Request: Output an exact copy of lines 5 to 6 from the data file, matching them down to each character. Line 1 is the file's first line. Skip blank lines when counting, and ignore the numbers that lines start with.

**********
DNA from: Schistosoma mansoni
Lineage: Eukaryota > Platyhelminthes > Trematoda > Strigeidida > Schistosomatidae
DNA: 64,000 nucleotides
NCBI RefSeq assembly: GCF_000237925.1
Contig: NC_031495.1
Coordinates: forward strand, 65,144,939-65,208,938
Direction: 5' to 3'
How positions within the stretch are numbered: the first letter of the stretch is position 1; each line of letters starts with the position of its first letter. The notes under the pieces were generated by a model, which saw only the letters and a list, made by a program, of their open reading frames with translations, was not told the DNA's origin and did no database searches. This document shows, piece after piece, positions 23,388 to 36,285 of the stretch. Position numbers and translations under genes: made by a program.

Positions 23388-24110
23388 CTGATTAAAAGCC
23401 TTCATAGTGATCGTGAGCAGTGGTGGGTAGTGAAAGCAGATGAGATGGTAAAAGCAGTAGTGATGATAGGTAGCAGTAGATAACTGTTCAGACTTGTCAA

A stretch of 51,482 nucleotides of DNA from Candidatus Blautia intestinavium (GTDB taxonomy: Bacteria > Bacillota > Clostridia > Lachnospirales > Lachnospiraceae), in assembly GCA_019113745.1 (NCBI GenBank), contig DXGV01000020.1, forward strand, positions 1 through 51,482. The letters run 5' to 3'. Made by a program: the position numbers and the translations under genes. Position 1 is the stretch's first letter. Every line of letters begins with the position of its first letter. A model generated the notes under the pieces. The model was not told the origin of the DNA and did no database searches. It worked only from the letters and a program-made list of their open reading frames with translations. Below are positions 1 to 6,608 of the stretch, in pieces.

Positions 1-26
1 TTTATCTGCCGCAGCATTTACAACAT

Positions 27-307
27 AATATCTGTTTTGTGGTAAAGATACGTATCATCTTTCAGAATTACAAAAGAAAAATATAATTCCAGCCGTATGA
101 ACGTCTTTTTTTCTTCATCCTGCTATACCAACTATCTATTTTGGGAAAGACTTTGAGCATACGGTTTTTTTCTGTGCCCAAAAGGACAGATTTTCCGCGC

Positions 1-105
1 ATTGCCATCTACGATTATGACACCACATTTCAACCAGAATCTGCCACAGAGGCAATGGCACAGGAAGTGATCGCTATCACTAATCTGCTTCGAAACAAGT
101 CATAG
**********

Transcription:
Contig: NC_031495.1
Coordinates: forward strand, 65,144,939-65,208,938